History and Background of the Department 

The Department of Anatomy was one of the foundation departments of the University of Ibadan.  In its nearly six decades of existence, it has played an indispensable role in manpower development for health and related fields in Nigeria.  In the first two decades, the Department served mostly as a teaching department, with little emphasis on research.

The late Professor I. A. Grillo was appointed to the Faculty in the early sixties, and began to lay the foundation for research.  Ibadan soon became famous for its seminal research work in developmental biology and histochemistry, producing leaders for the Departments of Anatomy in many medical schools that were later established in Nigeria.  The Department was generously funded by internal and external sources for equipment such electron microscope donated by the Japanese Government through the office of the Japanese Ambassador to Nigeria, ultracentriguges and radio-isotope laboratory.  It held a promise to be a foremost research centre for human structural and cell biology.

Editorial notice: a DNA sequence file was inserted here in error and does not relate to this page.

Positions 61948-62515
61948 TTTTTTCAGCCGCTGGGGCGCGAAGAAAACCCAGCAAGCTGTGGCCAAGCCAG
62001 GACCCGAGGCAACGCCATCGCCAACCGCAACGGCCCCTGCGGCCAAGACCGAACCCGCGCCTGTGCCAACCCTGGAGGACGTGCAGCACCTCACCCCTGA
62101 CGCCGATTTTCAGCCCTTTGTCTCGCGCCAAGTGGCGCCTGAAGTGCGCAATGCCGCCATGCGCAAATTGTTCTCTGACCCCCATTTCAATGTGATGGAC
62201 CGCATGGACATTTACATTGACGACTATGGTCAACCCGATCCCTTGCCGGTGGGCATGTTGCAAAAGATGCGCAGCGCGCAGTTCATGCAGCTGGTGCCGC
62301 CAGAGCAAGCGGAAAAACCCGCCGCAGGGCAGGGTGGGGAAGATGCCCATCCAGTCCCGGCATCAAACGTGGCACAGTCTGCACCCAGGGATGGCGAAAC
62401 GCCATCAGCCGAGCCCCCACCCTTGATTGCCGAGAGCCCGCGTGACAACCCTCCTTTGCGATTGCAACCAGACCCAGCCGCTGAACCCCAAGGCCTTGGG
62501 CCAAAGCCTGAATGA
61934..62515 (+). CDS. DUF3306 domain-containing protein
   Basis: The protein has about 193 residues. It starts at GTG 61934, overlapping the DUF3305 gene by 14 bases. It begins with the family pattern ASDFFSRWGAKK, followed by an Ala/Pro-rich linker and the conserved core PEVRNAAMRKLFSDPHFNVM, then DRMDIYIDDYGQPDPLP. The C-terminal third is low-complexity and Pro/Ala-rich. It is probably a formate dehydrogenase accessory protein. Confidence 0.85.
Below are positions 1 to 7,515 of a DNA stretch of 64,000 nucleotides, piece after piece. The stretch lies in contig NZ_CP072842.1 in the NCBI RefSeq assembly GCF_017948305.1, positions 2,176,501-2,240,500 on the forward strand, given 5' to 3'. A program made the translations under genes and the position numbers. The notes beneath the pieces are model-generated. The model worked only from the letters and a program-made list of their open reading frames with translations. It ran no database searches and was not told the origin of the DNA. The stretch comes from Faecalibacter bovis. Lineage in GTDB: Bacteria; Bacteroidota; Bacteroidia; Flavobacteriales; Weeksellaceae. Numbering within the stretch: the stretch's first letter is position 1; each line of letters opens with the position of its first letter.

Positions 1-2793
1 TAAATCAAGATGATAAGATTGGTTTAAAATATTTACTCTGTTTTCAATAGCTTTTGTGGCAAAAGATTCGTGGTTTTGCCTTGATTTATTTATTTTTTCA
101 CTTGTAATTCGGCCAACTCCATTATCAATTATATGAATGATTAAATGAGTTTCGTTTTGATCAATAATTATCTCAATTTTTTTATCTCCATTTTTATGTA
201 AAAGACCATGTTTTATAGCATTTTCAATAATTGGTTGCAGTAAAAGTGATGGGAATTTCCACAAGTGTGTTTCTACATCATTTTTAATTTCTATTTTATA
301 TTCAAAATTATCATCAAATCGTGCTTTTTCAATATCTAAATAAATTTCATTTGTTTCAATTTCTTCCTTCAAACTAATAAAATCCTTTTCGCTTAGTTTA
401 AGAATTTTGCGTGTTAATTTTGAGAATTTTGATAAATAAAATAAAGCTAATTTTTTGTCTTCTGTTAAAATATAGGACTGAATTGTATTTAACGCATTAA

It was vibrant with teaching and research activities until the mid 70s when funding for research dried up.  Furthermore, in 1973, there was a sudden increase in the size of the students’ intake into the MBBS course, further stressing the already precarious staffing position in the department. Over the last three decades, the teaching load in the department has escalated with the addition of dentistry, pharmacy, physiotherapy, nursing and human nutrition to the list of courses in the medical school and the need to meet their curriculum requirement for anatomy.  The Departmental facilities were severely stretched in the period between 1995 and 2000 when the University exceeded its carrying capacity for students.

In 1998, the Department commenced a formal MSc programme.  As a result of a special University policy to attract medically qualified lecturers to the basic sciences, the academic staff strength rose from 14 to 18 between 2000 and 2013.  Paradoxically, a significant proportion of the recruited young faculty resigned, after obtaining their Masters in the Department, to pursue PhD training elsewhere, largely because research infrastructure in Anatomy was inadequate and staff development funds were unavailable.